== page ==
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Daniel Hersh

Big Maccann On Ebay - Interesting Instrument And Description

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It's at http://www.ebay.com/itm/CONCERTINA-WHEATSTONE-AEOLA-74-KEY-McCANN-DUET-/171542687028 . The description:

 

CONCERTINA WHEATSTONE AEOLA 74 KEY McCANN DUET

"This is the one!". Here is a unique refurbished instrument with original "now refurbished" case included. The Concertina No. 31681 & case have been sympathetically renovated by Aeolian Restoration, established in 1897, leading antique/historic instrument specialists. The tone is resonant, powerful & bright. Scale compass - Treble - middle C up 3 octaves to C; Bass - middle C down 1 octave & 5th to F + Sub-bass C - 2 octaves down from mid C. Dimensions - 24cm x 24 cm x 18 cm (bellows closed); Casework stripped & repolished using hardwearing melamine lacquer, producing an ebonised matte finish. The 8 fold bellows have been lanolin treated restoring flexibility & relacquered in matte finish. They are in excellent air-tight, like new condition. The fretts have been reburnished & action plate keyhole bushings replaced with merino wool. Fine guage silk curtains applied to rear of fretts. Keys have been repolished & screws reprofiled & buffed. New straps fitted. Key lever guide holes rebushed with finest zephyr leather using the Strachan system of elongated lifetime, noise eliminating, flexible bushes which are impervious to humidity. The rivetted levers have been cleaned & silicon lubricated & springs replaced where appropriate. Spring tension equality has produced a fast, smooth, responsive action. Pads are original & in lovely condition, being flexible & airtight. It would be an unnecessary waste of time & effort to arbitrarily replace them. The Reeds having been repolished are in beautiful condition; tuned to A440 concert pitch; made of Cameron steel, they are housed in very desirable alluminium frames, having the advantage of lightening an otherwise heavy instrument. The Valves were I understand replaced in 1973 & being unused for many years are still in perfect flexible condition. The Carrying Case (Beechwood frame) has been stripped & recovered in top quality exotic grain leather with new fittings & handle (retaining original lock). The Interior is lined with Merino / Cashmere Baize - now looks superb - worth about £300.00. The Concertina's late owner (from new) used H Crabb for tuning / servicing. After his demise (in 1970's) it lay until recently undisturbed in a wardrobe!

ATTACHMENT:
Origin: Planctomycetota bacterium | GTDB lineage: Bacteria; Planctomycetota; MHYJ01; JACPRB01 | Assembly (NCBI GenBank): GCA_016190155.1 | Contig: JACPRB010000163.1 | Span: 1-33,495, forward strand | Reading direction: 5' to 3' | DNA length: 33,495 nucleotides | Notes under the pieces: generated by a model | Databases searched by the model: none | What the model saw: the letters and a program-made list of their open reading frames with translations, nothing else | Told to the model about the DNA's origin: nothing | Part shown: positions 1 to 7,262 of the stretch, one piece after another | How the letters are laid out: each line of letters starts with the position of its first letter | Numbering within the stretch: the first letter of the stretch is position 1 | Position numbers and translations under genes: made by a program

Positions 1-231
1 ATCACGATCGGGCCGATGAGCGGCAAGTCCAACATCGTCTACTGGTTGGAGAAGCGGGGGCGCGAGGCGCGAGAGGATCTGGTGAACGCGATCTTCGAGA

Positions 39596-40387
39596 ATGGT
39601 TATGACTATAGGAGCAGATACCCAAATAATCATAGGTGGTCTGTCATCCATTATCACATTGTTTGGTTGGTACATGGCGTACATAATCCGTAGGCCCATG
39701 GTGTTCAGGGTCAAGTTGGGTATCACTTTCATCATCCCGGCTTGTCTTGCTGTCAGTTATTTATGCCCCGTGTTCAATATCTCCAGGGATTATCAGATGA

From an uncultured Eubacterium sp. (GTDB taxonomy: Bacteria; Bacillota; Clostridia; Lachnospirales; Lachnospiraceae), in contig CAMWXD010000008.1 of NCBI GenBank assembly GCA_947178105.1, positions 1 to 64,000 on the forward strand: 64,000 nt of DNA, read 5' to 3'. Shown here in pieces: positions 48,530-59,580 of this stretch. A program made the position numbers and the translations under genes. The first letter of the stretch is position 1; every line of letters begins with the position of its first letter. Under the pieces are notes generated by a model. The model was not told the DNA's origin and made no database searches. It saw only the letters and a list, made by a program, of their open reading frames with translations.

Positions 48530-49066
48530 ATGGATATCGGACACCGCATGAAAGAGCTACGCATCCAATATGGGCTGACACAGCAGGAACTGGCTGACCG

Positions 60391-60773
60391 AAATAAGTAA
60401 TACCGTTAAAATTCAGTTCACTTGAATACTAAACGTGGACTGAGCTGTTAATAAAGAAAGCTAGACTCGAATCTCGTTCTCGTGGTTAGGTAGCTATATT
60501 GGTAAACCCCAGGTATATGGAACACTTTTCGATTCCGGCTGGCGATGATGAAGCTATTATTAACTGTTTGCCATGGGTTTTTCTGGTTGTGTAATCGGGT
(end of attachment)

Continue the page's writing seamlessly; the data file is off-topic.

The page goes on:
This is the ideal lifetime instrument for the young student - budding virtuoso! who will start as they mean to go on. I have been a classical soloist & performer primarily of the English system for 70 years, BBC, Theatre & Orchestra etc. but now wish that I had applied all my effort & skill entirely to the superior Duet System. Sold without reserve. Enquiries / Inspection welcome - tel: 01896 848041. Happy bidding - Buy with confidence.

 

Does anyone know the seller (possible Malcolm de Beate), the restorer or this concertina? Do the restoration techniques seem sound?

Edited by Daniel Hersh

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The Reeds having been repolished are in beautiful condition; tuned to A440 concert pitch; made of Cameron steel, they are housed in very desirable alluminium frames,

 

repolished reeds? - I hope not

Cameron steel - what is this?

desirable frames - sounds like an estate agent ad.

 

Key lever guide holes rebushed with finest zephyr leather using the Strachan system of elongated lifetime

 

Strachan system ???